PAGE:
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What if Osama Bin Laden Had Been Captured?
Unlike bin Laden, the US managed to capture former Iraqi dictator Saddam Hussein alive. A Washington FBI agent then found himself with an unlikely assignment: Interrogate the captured dictator By Garrett M. Graff
Comments () | Published May 5, 2011

The killing of Osama bin Laden this week by US Navy SEALs in Pakistan has raised questions about what might have happened if bin Laden had been captured alive. Would he have ended up in Guantanamo? Would he have stood trial in the United States? These questions aren't entirely new—in fact, after the US invasion of Iraq in 2003, few officials expected dictator Saddam Hussein to be taken alive. He, however, gave up meekly, crawling out of an underground hole and announcing to the US troops, "My name is Saddam Hussein. I am the president of Iraq and I want to negotiate."

In his new book The Threat Matrix: The FBI at War in the Age of Global Terror, Washingtonian editor Garrett M. Graff describes how the U.S. reacted to the capture of Iraqi dictator Saddam Hussein in December 2003. And in this excerpt from the April issue of The Washingtonian, he tells the incredible story of the relationship between the FBI interrogator and the Iraqi dictator that developed while he was in U.S. custody.

Illustration by Arthur E. Giron

FBI agent George Piro was driving south on the Fairfax County Parkway when his cell phone rang on Christmas Eve 2003. He knew immediately it was something big: "It was my section chief—my boss's boss," Piro says. The mission was quickly explained: Just months after returning from his first wartime deployment to Iraq, he was being ordered back. He had a new assignment: to interrogate Saddam Hussein.

Piro's path to Iraq had begun two years earlier, on September 11, 2001. Then the sole Arabic speaker in the FBI's Phoenix field office, he had watched the attacks on the television in the office gym. Piro's knowledge of Islamic extremism was unparalleled in the bureau. Born in Lebanon, he and his family lived through years of the civil war there before moving to California's San Joaquin Valley when he was 12. He already had a deeper understanding of the threat of groups such as Hezbollah and Hamas than most counterterrorism experts. Drawn from the start to law enforcement—Air Force security police, then a police detective in California—he became an FBI agent in 1999.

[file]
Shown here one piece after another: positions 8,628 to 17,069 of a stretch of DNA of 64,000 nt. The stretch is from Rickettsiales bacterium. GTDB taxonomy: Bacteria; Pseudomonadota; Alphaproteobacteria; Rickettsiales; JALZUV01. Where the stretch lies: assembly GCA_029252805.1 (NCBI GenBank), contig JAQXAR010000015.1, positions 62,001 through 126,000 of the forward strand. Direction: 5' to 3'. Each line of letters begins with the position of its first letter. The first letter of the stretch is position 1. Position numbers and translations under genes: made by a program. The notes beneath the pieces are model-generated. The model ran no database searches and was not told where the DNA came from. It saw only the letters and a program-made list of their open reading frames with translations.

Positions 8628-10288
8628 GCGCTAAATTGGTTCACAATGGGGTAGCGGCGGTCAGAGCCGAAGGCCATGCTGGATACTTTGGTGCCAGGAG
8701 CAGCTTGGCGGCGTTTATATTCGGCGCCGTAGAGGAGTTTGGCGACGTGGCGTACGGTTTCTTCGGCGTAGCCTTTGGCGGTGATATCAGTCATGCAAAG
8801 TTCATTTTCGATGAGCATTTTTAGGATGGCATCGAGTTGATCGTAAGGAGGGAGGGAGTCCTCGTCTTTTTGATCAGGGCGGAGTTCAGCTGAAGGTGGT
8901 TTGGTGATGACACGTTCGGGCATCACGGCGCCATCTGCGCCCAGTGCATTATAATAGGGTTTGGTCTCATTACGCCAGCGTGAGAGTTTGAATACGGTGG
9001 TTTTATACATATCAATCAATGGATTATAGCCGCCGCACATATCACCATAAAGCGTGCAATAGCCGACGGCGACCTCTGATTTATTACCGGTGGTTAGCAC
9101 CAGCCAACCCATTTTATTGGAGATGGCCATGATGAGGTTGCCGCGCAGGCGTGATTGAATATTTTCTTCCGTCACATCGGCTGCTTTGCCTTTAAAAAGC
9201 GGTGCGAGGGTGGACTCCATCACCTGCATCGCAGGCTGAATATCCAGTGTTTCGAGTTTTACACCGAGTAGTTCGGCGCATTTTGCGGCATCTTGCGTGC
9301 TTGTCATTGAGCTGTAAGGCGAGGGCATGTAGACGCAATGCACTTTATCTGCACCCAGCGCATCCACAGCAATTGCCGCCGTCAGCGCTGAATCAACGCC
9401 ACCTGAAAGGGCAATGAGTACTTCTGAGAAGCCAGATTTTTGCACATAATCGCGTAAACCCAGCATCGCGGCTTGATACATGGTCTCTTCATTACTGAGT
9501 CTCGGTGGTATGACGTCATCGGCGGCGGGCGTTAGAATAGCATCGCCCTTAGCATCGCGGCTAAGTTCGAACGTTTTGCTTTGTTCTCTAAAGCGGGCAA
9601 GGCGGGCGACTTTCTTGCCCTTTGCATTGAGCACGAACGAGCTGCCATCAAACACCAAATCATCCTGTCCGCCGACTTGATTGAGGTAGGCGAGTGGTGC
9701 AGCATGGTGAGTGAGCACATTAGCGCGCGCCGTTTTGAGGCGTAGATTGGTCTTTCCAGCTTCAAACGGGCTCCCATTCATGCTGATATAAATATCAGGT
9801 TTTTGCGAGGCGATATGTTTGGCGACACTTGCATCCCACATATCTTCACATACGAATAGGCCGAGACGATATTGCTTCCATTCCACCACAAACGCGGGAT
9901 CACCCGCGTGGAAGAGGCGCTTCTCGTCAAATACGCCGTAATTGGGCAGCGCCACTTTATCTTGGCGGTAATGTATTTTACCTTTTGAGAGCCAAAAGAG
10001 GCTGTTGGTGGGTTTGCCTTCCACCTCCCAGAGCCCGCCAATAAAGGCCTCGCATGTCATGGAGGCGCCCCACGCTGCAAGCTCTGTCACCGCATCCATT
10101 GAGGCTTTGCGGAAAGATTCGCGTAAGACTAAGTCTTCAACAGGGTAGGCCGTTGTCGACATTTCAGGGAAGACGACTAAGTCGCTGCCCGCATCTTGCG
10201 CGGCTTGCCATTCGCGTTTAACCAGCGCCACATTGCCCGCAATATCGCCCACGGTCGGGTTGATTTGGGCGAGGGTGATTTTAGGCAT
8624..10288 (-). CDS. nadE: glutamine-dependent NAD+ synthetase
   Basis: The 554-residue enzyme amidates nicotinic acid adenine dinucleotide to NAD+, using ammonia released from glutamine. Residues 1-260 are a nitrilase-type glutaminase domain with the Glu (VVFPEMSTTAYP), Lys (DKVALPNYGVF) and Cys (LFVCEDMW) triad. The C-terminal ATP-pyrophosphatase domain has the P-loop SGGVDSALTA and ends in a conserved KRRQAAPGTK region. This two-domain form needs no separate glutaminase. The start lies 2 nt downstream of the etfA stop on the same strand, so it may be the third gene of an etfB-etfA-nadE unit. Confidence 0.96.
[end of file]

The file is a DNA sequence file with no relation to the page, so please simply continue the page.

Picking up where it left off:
On 9/11, the Phoenix field office had a single squad working all the various threads of international terror. Piro worked with Kenneth Williams, a more experienced agent, and they'd made some good cases in just two years, including the bureau's first prosecution of an Iranian agent for violating sanctions against Iran. In the summer of 2001, Williams, after his work with Piro, had sent FBI headquarters an "electronic communication" warning of Arab students taking flight lessons; the so-called "Phoenix memo" would be held up later as a missed opportunity before 9/11.

Starting just after 7 am in Phoenix on September 11, Piro watched the attacks unfold on TV. He quickly showered and headed upstairs to meet Williams, who had been through big cases before—he'd helped work the 1995 Oklahoma City bombing. Williams began to tell Piro what the coming days were likely to hold for the Phoenix office. As the attacks continued on the East Coast, the partners decided they didn't want to sit around waiting for an order. They knew Phoenix had the nation's second-highest concentration of flight schools. Piro opened the Yellow Pages and scanned the listings until he found three programs that offered commercial licenses. The two men set out.

Next: "I've Identified one of the hijackers."


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Posted at 01:40 PM/ET, 05/05/2011 RSS | Print | Permalink | Comments () | Articles